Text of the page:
Dementia, and Loved Ones – Paranoid Accusations

selective focus of sad pensioner sitting near senior wife at home

It is extremely common for individuals with Alzheimer’s disease or dementia to accuse a loved one or significant other of infidelity, cheating, stealing, hiding things, and so forth. Telling false stories are common symptoms of dementia.

It can be difficult and hurtful to deal with these accusations, but it’s important to approach the situation with compassion and understanding. Here are some tips that may help:

  1. Validate their feelings: Let your LO know that you understand that he’s upset and that you care about how he’s feeling.
  2. Avoid arguing: Arguing or trying to convince your significant other that their beliefs are not true can be frustrating and unproductive. Instead, try to redirect the conversation to a neutral topic or simply acknowledge his feelings without getting into a dispute.
  3. Reassure him: Let your SO know that you love him and that the accusations are not true. Offer words of comfort and affection to help ease his worries.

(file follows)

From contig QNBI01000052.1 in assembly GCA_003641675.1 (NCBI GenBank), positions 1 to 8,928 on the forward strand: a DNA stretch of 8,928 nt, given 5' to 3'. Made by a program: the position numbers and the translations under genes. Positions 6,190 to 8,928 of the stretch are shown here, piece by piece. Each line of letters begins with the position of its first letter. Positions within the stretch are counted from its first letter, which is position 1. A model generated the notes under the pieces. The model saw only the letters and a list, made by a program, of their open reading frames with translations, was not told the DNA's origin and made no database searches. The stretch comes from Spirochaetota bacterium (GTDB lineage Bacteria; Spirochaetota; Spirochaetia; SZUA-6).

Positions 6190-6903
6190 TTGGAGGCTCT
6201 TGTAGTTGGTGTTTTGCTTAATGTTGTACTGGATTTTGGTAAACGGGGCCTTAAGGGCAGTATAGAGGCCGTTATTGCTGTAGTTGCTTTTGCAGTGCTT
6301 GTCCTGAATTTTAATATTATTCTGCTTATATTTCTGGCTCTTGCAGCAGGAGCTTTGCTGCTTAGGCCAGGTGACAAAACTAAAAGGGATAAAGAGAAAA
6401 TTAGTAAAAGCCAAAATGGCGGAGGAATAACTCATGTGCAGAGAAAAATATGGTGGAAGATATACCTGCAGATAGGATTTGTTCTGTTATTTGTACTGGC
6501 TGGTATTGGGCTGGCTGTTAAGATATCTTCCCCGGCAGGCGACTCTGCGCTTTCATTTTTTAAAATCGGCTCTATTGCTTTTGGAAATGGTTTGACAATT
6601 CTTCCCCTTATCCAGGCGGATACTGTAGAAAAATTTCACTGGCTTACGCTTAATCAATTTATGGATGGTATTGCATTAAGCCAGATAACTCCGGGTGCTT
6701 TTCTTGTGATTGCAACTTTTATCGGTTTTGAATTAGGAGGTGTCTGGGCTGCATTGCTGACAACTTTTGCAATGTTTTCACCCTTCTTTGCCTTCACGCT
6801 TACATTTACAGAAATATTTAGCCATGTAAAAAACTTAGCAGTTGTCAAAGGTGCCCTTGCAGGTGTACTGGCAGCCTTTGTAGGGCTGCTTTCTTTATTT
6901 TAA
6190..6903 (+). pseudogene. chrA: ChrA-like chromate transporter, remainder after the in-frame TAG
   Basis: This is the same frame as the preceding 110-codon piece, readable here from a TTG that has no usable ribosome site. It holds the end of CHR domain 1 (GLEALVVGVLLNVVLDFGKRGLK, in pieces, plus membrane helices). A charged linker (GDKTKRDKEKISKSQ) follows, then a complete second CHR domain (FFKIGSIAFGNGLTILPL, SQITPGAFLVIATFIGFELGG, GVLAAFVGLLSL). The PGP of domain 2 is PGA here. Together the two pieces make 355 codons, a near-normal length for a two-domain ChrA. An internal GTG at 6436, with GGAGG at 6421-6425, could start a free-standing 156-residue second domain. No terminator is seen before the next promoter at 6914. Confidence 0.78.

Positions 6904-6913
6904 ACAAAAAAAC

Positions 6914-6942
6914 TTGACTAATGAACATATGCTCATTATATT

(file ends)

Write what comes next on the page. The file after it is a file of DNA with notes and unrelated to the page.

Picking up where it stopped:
4. Seek help: Consider seeking support from a therapist or support group to help you cope with the situation. They can provide additional resources and strategies to help you manage the challenges of caring for someone with a cognitive impairment.
  5. Be patient: Caring for someone with dementia or Alzheimer’s can be emotionally and physically demanding, so it’s important to take care of yourself and to be patient with your Loved One.

Remember, it’s important to approach the situation with empathy and understanding. The false accusations are a symptom of a larger issue and are not a reflection of your loved one’s true feelings towards you.

If you have concerns about your loved one’s mental or physical health, I would recommend speaking with a doctor or healthcare professional. They can provide a diagnosis and recommend appropriate treatment options.



, ,




Leave a Reply

Your email address will not be published. Required fields are marked *